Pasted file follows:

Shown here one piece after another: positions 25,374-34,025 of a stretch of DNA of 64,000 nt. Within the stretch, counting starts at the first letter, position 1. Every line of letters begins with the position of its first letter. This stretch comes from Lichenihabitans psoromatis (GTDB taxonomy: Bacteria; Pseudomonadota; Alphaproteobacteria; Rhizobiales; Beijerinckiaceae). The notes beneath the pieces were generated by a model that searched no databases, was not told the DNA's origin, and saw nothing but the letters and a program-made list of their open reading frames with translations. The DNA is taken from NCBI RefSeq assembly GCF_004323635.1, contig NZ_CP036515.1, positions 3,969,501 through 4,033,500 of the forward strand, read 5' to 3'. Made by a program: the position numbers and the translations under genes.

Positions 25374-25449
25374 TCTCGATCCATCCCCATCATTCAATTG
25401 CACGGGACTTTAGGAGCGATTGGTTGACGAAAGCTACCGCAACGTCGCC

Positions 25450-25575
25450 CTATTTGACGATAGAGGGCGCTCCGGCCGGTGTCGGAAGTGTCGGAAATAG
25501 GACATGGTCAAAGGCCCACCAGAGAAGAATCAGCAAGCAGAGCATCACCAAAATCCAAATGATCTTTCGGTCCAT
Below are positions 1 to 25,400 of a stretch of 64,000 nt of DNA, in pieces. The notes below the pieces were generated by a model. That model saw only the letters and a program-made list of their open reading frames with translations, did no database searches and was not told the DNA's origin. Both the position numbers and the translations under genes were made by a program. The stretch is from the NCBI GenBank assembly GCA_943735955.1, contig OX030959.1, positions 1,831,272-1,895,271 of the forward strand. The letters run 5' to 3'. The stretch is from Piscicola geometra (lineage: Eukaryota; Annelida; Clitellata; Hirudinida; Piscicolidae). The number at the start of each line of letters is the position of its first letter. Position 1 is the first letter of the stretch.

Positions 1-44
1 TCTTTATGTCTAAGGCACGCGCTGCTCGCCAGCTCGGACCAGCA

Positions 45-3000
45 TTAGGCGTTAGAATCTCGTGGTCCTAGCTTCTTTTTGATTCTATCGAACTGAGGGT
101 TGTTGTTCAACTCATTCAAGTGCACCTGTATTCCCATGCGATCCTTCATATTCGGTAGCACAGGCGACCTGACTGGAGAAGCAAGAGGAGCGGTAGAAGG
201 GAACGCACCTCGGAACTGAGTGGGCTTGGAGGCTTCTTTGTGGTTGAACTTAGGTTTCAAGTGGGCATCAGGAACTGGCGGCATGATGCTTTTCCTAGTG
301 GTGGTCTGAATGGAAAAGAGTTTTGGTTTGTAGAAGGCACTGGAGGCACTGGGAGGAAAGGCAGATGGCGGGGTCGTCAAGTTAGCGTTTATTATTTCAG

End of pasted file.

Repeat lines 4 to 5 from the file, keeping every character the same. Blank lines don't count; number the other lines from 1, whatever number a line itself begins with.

25401 CACGGGACTTTAGGAGCGATTGGTTGACGAAAGCTACCGCAACGTCGCC

Positions 25450-25575